If you choose to reprimand the manager who's accused of bullying rather than fire him, is this because it's the right thing to do? 

Or, are you doing it because he brings in some serious revenue, from which your bonus benefits?


Before you take disciplinary action against any employee, always discuss the situation with your HR department and the appropriate senior managers.

Potential Pitfalls of the Foursquare Protocol

The Foursquare Protocol only works if you have a firm commitment to uncovering the truth, behaving ethically, and making impartial decisions. 

It would be easy for an unethical manager to tick off the four steps, while actually making a decision based on their initial assumptions, even if they were biased and misguided.

Speak up if you suspect misuse or abuse of an ethical decision-making process, even if it means telling more senior people that they're wrong. Such abuses can only weaken the integrity of your organization.


For more tips on ethical decision making, see our articles on Blindspot Analysis, Ethical Leadership and How to Be Ethical at Work.

Key Points

Making a fair and ethical decision can be difficult, especially in serious situations where jobs and reputations are at stake. 

The Foursquare Protocol can help you to analyze a situation logically and objectively, and to avoid assumptions or unconscious bias. It comprises four steps:

  1. Dig into the facts.
  2. Examine individual reactions to past solutions.
  3. Gauge similarities with past situations.
  4. Analyze your decision-making situation.

This process can guide you toward the right decision, but always consult your HR team or senior managers before taking disciplinary action.

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Comments (5)
  • Over a month ago Yolande wrote
    Under the fourth point in the Foursquare Protocol it says something very important:
    'Determine whether you have any self-interest in the action you're considering. Will you personally gain or lose something by your decision?'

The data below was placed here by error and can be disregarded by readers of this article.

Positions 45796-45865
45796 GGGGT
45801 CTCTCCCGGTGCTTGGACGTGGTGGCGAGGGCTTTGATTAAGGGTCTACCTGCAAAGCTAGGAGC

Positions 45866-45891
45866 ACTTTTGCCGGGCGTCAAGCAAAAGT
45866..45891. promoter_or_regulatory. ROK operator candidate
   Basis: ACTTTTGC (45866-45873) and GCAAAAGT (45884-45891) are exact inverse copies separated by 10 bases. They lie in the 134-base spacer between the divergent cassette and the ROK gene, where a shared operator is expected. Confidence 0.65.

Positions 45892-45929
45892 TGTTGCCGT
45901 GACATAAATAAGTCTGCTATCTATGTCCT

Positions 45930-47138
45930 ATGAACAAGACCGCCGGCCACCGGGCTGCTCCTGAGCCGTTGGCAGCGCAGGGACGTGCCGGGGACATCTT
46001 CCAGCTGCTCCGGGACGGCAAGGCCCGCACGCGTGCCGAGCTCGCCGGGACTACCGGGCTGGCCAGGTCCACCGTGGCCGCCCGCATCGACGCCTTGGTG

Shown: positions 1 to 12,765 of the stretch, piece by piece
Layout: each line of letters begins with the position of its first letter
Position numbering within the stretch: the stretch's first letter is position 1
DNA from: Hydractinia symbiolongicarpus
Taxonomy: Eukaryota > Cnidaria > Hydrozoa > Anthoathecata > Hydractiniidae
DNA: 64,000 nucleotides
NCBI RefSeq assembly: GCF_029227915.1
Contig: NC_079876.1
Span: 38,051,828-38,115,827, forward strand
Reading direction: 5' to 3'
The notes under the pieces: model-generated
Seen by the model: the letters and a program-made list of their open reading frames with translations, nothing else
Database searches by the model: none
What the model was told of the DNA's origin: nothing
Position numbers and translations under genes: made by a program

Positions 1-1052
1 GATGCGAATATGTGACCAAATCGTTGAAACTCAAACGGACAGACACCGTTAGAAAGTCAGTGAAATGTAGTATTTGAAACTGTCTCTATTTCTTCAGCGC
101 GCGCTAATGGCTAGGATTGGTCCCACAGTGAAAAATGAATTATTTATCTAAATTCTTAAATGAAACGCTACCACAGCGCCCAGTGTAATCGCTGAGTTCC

From quite a young age I was really aware of this and to question my own motives. Why did I want to make a certain decision? Was there anything in it for me? And if so, what? Was my decision made with integrity, authenticity and ethically?

    Unfortunately it doesn't mean that I have never made bad decisions - I've made terrible ones! But it certainly prevented me from making even worse decisions.

    When it comes to disciplining employees, this tool is extremely valuable to help you take your personal feelings towards a person out of the picture - whether those feelings are positive or negative.

    Has anybody else had any experience in using this?

    Kind regards
  • Over a month ago Midgie wrote
    Hi Bigk,
    You have a point there ... that action needs to be taken, regardless of the issue/problem!
    ethics and issues are like any other issues and problems and need action taken.

    So, using the foursquare protocol can prove useful in any decision making process!!

    In regards to your question about HR laws, I suggest you consult a legal expert or a legal website in your country. Because of the different practices in different countries, this is an area that it is hard to offer advice or tools.

    Good luck.
  • Over a month ago bigk wrote

    I see no issue with this, ethics and issues are like any other issues and problems and need action taken.

    All situations are individual though and should be considered as individual issues.

    I do not have all relevant HR ethics and laws currently in force or available. Could I ask for your guidance on this.
    I know how to get and search for some guidance on this already but would like your comments.
    I am also reading some items on this currently.